- continuous information on the risks of unprotected commercial or other sex, possibly accompanied by the free availability of condoms on board
These are the responsibility of the ship owners/operators and can reduce the risk of infection with Hepatitis B and C along with HIV and other infections.
The international Trade Federation provides information to seafarers:
G.2.4 Hepatitis B virus
Hepatitis B virus (HBV) infections occur worldwide with transmission through infected blood, saliva and semen. One third of the world’s population is infected. The majority of acute Hepatitis B infections remain asymptomatic although 30-50% of adults present with an acute illness with jaundice, fever and abdominal pain. The incubation period is usually 45 to 180 days and all individuals who are HbsAg positive are potentially infectious.
Transmission occurs by percutaneous (intravenous, subcutaneous, intramuscular, intradermal) and mucosal exposure to infective body fluids. Major modes of HBV transmission include sexual or close household contact with an infected person, perinatal mother-to-infant transmission, injecting drug use, piercing and tattooing and nosocomial transmission. The case fatality rate is about 1%, but higher in those over 40 years of age. In a small fraction of adults infected with HBV, a chronic illness with severe complications such as liver cirrhosis, liver failure and hepatoma develop after decades.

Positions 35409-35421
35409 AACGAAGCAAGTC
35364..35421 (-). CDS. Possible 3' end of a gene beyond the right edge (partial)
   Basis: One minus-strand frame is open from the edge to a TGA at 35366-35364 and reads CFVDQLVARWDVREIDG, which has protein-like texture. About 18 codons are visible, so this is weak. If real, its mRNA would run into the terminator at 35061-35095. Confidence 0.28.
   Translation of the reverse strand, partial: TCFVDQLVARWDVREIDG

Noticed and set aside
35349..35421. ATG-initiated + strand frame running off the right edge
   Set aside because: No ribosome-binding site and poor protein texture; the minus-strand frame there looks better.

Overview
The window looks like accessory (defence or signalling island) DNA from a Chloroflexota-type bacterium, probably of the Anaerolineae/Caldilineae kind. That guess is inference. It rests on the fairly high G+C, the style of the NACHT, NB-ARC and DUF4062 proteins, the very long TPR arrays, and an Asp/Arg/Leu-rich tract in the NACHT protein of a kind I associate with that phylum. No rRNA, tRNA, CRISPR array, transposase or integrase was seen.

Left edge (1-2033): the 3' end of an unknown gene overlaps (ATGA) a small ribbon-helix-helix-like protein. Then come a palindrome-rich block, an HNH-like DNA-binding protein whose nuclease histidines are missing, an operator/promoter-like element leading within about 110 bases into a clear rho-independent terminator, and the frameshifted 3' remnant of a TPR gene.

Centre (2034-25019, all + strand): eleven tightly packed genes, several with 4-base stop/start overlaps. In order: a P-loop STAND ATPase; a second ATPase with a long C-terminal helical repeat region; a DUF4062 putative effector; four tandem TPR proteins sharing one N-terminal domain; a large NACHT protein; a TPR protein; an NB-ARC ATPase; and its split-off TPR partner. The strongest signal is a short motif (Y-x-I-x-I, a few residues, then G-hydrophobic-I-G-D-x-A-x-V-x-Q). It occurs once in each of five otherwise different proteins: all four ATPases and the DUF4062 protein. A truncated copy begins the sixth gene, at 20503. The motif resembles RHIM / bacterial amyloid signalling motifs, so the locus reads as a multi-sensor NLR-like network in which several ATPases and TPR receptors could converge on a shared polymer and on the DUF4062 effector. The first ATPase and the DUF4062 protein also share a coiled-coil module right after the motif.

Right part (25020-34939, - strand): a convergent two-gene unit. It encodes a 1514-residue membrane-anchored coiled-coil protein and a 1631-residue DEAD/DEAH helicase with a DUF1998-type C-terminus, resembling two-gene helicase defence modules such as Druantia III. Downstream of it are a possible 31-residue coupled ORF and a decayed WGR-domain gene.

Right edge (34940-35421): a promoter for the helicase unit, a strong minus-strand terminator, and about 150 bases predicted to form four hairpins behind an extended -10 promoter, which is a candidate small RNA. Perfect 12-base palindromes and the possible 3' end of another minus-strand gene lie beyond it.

A recombinant vaccine is available which protects from acute and chronic infection and is recommended by the World Health Organization for at-risk groups and for inclusion in childhood vaccine schedules.
HBV in seafarers
Available studies do not allow estimates if seafaring is a risk factor for Hepatitis B infection.